The world's largest sailing vessel, the Maltese Falcon, will be visiting San Francisco Bay. It's owned by Tom Perkins — "Perkins" as in "Kleiner Perkins," the venture-capital firm he helped found — and cost around $130 million to build. However, Perkins has been trying to sell the thing with a price tag of $233 million. With a financial crisis on Wall Street and the economy getting flushed down the head, parading a 289-foot tribute to "vulgar ostentation" feels a bit like a thumb in the eye to the average American right now. There is a way Perkins could redeem himself.Two words: Homeless shelter. With homeowners failing to make mortgage payments, and the Bay Area known for a seemingly intractable homeless problem, the Falcon could provide part of the solution. And Perkins has admitted to being embarrassed by its expense. After all, it shares a name with a book by noted socialist (and alcoholic) Dashiell Hammett. The onboard "hotel" only accommodates twelve guests, so it would only be a symbolic gesture — at least 5,000 homeless live in San Francisco alone. But as it stands, it's a symbol of unrepentant greed, which at the moment is about as trendy as mortgage-backed securities. (Photo by AP/Lionel Cironneau)
Just when you blew your IT budget on quad-core servers, Intel has a six-core Xeon 7400 processor that'll be available from Sun Microsystems, Hewlett-Packard, and Dell starting September 15th. I'm a bit disappointed, because I was hoping they'd also boost the 7400's L3 cache to 32 megs. But that's just me.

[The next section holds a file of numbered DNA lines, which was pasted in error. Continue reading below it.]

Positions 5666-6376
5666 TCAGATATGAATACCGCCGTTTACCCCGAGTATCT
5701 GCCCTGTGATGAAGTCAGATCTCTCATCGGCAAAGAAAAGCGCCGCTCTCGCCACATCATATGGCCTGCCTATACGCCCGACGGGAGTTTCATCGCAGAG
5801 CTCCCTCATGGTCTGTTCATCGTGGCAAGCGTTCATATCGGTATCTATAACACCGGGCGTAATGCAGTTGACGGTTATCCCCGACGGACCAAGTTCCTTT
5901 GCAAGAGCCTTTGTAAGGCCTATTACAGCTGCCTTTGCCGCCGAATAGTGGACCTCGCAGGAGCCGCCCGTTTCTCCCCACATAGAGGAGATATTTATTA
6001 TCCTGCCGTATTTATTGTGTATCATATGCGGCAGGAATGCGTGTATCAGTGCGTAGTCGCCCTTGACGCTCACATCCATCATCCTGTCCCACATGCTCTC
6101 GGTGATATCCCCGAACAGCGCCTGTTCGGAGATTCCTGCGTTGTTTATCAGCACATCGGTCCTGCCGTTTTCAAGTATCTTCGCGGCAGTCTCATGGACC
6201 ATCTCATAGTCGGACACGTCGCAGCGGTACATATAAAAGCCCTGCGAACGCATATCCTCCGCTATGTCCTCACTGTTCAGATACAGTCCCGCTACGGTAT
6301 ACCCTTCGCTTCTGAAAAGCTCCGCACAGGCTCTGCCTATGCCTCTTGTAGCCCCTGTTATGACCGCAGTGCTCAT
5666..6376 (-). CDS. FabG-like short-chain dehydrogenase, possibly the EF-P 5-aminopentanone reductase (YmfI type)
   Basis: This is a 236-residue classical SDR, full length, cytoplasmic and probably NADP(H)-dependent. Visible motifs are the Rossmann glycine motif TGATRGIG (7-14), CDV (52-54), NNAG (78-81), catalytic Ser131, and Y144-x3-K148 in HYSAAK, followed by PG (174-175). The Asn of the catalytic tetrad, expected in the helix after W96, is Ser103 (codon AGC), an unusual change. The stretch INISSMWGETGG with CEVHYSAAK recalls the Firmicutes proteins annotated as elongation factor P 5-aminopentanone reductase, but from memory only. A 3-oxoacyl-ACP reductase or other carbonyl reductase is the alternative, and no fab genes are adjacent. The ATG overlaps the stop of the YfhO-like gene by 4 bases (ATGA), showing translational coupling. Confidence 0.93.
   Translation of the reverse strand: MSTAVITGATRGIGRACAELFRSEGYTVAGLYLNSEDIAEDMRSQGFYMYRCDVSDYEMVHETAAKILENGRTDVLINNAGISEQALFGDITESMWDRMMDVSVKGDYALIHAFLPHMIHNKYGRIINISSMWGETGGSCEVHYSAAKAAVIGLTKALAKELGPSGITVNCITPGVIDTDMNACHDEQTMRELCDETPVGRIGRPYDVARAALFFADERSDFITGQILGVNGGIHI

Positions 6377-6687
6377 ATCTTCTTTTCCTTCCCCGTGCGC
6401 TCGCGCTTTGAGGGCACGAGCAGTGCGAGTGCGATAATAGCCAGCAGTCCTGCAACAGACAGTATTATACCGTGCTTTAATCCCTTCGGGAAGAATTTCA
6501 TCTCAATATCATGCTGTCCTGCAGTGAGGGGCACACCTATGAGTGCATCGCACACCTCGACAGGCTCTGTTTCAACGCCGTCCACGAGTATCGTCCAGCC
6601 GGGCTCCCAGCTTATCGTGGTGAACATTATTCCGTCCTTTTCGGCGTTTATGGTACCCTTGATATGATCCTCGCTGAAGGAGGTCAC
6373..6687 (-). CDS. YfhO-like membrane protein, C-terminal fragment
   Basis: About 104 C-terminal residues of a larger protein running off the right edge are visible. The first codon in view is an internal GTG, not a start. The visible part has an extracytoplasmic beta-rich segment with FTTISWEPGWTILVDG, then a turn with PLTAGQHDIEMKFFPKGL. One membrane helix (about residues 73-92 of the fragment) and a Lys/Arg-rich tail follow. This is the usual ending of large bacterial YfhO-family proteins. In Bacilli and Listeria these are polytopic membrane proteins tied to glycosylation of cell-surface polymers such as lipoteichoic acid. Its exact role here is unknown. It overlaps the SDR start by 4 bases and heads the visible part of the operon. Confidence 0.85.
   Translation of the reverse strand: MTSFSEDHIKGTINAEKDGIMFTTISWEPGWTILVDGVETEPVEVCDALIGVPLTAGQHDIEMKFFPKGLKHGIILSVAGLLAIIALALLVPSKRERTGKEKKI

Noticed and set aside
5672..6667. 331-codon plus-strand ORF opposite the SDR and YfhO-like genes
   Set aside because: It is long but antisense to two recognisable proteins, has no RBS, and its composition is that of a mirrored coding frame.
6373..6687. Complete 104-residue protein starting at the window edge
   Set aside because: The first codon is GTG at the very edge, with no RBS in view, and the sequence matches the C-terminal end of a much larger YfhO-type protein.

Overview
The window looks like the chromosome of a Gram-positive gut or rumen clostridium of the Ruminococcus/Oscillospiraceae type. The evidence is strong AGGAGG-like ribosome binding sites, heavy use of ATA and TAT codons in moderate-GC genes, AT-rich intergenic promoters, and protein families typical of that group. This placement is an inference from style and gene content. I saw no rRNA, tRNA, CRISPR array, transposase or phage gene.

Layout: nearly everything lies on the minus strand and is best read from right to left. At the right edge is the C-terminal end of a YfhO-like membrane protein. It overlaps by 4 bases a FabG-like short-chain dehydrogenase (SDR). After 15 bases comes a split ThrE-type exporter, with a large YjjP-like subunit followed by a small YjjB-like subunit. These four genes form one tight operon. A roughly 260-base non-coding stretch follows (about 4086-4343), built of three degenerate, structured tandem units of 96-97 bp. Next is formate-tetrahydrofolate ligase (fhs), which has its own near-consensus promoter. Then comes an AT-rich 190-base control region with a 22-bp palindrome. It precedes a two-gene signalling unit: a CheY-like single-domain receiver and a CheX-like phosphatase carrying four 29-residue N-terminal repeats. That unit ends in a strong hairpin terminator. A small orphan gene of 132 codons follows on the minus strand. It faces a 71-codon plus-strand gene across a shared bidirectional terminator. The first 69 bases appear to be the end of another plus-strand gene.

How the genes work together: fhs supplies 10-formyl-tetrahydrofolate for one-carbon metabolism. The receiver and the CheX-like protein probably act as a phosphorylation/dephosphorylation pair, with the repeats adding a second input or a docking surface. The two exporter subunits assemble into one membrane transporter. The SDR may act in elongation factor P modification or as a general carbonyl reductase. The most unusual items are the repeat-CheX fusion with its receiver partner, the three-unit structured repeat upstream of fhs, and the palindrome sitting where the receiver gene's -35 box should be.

Network appliance manufacturer Echelon will now cover half the cost of CEO Ken Oshman's travel on his private jet after a vote by the company's board. Previously, the company only reimbursed up to the equivalent expense of first-class commercial airfare for Oshman and any employees travelling on company business. Based on Oshman's travel so far this year, the new perk will cost the company an extra $370,000 a year. [Mercury News]
At Skandia Cowes Week on the Isle of Wight, Niklas Zennström's racing yacht Ran won five of seven races amongst the largest class of boats, and won the overall title without having to race on the final day. Zennström joined the competitive yachting class after successfully suckering eBay into buying Skype. His latest project, Joost, however, couldn't generate enough hype to raise the spinnaker, with the online video startup's sails continuing to
luft luff in dead winds. (Photo by Rick Tomlinson)